Hoepfner Porter
Privatbrauerei Hoepfner, Germany

Nutty, herbal nose with hints of dark pumpernickel. Deep black color and a tan head. Creamy and smooth with rich, fat malt character. A very complex beer with beautiful conditioning and a tart finish.

Point Reyes Porter
Marin Brewing Co., California

Rich, robust nose of roasty-toasty aromas. Deep black color. Creamy with a huge malt blast of rich coffee and chocolate. A major strong porter with great conditioning, sweet malt and a tart finish.

Steelhead Scotch Porter
Mad River Brewing Co., California

Soft malt nose with herbal notes. Black color with a thick tan head. Creamy and sweet up front with great complexity of flavors and nice balance. A double IPA refugee with a long. dry finish.

Stone Smoked Porter
Stone Brewing Co., California

Light smoke aroma, dark brown–black color and a thick, rich tan head. Creamy, with light smoked character and soft, tart roasted flavors. Good complexity and a clean finish.

Baltika Porter
Baltika Brewing Co., Russia

Big, roasty herbal nose, black-brown color and a tan head. Big and balanced, with rich roasted malt that’s surprisingly soft on the palate. Slightly sweet, with a long, dry finish.

Black Butte Porter
Deschutes Brewing Co., Oregon

Roasted malt nose with hints of chocolate. Dark brown–black color with violet hues and a good tan head. Great toasted malt flavors with subtle hints of cherries and chocolate lurking under the surface. This classic version of the American style is well-balanced, with great conditioning and a clean finish.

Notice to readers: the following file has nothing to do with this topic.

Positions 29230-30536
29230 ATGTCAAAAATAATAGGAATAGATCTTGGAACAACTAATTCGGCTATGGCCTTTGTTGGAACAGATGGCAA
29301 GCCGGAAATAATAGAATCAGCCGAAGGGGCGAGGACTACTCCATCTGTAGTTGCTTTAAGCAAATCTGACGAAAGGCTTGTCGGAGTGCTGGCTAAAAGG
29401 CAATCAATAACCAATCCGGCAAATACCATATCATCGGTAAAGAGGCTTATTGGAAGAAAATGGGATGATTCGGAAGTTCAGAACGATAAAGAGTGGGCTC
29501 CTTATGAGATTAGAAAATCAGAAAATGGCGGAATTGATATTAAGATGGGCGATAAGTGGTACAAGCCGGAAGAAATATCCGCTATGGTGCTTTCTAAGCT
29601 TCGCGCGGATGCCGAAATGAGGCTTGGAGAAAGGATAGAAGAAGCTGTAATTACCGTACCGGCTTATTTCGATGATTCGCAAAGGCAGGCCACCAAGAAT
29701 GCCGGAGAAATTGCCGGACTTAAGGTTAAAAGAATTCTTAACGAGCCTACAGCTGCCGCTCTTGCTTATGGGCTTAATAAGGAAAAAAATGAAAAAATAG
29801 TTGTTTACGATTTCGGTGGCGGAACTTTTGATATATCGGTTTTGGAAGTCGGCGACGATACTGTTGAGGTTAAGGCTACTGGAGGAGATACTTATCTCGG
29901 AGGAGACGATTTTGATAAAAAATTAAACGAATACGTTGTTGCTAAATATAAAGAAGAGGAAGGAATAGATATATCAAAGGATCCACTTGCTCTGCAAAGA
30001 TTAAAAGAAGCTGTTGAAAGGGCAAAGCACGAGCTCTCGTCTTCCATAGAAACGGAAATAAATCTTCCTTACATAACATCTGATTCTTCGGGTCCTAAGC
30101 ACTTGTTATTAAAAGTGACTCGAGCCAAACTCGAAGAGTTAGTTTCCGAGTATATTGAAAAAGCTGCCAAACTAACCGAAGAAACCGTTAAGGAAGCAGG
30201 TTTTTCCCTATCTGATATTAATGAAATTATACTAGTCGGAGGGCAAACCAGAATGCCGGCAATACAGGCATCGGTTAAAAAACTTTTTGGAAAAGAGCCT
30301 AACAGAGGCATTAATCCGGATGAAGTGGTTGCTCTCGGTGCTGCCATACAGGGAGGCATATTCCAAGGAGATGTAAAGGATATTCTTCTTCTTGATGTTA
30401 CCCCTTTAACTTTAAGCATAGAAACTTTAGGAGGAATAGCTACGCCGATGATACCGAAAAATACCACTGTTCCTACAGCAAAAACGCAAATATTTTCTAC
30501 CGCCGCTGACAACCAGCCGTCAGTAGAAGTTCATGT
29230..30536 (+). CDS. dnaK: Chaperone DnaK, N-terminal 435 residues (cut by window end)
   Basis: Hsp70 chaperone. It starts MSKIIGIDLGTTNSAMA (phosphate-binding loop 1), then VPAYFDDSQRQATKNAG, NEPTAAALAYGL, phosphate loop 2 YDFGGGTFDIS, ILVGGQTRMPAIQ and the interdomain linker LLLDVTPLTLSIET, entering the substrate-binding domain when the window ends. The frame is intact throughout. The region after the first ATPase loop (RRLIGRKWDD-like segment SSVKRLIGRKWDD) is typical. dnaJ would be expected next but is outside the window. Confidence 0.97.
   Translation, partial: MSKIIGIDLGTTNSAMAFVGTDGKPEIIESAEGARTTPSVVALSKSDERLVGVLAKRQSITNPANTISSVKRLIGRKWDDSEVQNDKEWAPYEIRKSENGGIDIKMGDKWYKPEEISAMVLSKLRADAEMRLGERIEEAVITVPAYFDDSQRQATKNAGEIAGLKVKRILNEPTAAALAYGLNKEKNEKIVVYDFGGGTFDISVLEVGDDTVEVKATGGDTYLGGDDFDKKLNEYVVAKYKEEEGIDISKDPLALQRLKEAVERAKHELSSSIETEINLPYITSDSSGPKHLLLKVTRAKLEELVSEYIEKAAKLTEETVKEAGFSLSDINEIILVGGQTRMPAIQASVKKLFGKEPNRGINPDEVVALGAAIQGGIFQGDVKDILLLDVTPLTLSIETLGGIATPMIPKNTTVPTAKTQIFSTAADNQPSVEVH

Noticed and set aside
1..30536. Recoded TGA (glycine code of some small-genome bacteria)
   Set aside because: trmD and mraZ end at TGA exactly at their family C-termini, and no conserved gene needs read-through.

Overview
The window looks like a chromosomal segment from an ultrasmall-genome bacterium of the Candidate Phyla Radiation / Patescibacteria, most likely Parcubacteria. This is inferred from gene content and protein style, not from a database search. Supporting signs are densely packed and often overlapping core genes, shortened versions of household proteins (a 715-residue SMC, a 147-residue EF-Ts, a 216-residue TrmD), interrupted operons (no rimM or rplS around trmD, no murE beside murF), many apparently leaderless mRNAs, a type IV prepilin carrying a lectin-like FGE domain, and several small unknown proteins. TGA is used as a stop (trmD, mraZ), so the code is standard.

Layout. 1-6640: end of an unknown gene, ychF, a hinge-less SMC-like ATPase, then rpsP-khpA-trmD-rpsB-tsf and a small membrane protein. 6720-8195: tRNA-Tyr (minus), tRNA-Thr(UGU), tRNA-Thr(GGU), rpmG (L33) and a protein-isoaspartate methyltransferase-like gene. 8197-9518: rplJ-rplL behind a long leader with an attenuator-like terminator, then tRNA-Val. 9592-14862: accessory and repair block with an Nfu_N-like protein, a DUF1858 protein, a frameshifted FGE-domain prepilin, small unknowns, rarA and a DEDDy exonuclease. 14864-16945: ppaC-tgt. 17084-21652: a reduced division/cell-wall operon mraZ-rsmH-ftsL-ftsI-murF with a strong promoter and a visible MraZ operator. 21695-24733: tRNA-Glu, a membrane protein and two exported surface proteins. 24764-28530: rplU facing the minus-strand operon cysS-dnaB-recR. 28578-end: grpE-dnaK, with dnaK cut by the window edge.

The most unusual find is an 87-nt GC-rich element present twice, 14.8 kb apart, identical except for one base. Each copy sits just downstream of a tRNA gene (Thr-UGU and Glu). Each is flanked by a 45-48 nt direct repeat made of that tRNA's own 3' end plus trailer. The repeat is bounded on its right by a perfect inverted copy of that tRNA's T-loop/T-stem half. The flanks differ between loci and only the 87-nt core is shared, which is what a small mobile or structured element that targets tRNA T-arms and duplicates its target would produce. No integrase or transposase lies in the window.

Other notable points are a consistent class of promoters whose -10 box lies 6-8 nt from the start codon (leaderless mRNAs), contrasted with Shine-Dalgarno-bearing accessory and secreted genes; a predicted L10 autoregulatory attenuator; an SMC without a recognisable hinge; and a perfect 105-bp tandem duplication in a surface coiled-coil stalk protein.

Blackhook Porter
Redhook Ale Brewery, Washington

Lightly sweet malt nose, dark black color and a tan head. Soft, rich black malt flavor with strong coffee notes and good balance. The finish is long, soft and clean.

Ridley’s Witchfinder Porter
T. D. Ridley & Sons Limited, England

Light, malty nose, dark brown color and a thick tan head. Slightly sweet and creamy, with a good mouthfeel and a long, tart finish.

Samuel Smith Taddy Porter
The Old Brewery at Tadcaster, England

Aromas of coffee and vanilla. Dark black color and a very thick, rich tan head. Creamy, with robust black malt and nutty undertones. Good balance and a clean finish.

Sierra Nevada Porter
Sierra Nevada Brewing Co., California

Soft, roasty nose with dark brown–black color and a thick, light tan head. Lightly sweet, with soft malt character and great balance.

Moonstone Porter
Six Rivers Brewing Co., California

Black patent nose with rich, roasty notes. Deep black color under a pillowy, thick tan head. Strong and robust flavors with creamy smooth malt and silky lactic notes.

Stovepipe Porter
Otter Creek Brewing Co., Vermont

Black malt nose with a hint of smokiness. Dark black color. Big malt flavors with good balance, a hint of smoked flavor and a long, robust finish.

Iron Springs Coffee Porter
Iron Springs Brewing Co., California

Complex nose of coffee notes, peppery spices and buttery apples. Black color and a thick tan head. Rich coffee flavors, slightly lactic, with hints of sweet peppers and Maduro tobacco.

Iron Springs Smoked Porter
Iron Springs Brewing Co., California

A hint of smoke in the nose. Black color and a tan head. Subtle smoked flavor with decent balance. Nicely tart and slightly lactic.

James Squire Porter
Malt Shovel Brewery, Australia

Lightly roasted nose, dark brown–black color and a tan head. Roasted malt character with soft, tart notes and a good long finish.

Original Flag Porter
Darwin Brewery, England

Sweet and sour aromas with hints of herbs and nuts. Dark mahogany color with a tan head. Sweet malt flavors with just a hint of hazelnut and licorice.

Utenos Porter
Utenos Brewery, Lithuania

Sweet, malty nose with hints of caramel. Brown color. Thick, lactic, malty flavors in the manner of a strong ale, with nutty esters and a clean finish.

Captain Weber’s Brown Porter
Valley Brewing Co., California

Light malt nose, dark brown color and a tan head. Rich roasty notes with some nuttiness and creaminess in a well-balanced package. Malt-forward, followed by a long, lingering hop finish.